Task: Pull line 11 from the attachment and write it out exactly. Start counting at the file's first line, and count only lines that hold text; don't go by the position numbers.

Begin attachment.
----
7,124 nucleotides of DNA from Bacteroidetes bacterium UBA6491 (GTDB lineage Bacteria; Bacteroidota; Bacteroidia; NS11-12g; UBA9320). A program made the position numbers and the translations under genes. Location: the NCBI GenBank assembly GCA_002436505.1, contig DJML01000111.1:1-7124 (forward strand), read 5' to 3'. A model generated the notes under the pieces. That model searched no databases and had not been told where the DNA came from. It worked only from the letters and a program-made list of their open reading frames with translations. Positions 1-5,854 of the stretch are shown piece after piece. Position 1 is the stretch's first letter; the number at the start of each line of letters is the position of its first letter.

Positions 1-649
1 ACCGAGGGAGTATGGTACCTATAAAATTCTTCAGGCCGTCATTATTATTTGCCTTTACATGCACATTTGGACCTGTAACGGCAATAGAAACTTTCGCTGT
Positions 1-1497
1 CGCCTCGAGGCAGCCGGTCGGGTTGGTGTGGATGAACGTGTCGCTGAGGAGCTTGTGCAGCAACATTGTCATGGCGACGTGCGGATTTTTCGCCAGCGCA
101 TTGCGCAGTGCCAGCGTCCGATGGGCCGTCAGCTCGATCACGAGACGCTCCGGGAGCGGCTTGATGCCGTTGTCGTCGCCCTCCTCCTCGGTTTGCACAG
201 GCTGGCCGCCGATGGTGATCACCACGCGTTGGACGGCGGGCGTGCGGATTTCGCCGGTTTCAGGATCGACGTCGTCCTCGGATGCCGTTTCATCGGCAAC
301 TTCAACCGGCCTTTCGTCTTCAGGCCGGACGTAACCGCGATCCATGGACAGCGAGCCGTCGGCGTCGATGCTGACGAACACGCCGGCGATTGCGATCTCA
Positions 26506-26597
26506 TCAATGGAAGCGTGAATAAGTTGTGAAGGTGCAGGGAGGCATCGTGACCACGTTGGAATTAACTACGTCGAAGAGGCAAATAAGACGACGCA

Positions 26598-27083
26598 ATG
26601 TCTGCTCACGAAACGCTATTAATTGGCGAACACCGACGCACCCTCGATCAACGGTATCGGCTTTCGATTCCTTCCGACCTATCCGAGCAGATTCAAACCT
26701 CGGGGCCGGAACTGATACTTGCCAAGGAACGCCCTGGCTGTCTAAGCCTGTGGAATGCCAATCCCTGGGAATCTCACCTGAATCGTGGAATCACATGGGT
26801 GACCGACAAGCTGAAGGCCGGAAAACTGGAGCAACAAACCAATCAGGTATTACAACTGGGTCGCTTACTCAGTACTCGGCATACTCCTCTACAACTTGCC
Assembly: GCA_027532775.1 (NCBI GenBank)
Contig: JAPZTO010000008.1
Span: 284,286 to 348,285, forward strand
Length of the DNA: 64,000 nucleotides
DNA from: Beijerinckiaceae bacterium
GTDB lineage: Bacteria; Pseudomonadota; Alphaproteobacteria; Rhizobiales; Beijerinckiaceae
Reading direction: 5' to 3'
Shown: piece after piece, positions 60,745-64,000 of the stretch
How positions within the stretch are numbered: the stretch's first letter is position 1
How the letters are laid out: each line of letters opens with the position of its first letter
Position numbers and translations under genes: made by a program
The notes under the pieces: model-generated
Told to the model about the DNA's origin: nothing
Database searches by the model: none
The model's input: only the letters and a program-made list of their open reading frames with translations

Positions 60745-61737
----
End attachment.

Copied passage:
Positions 26598-27083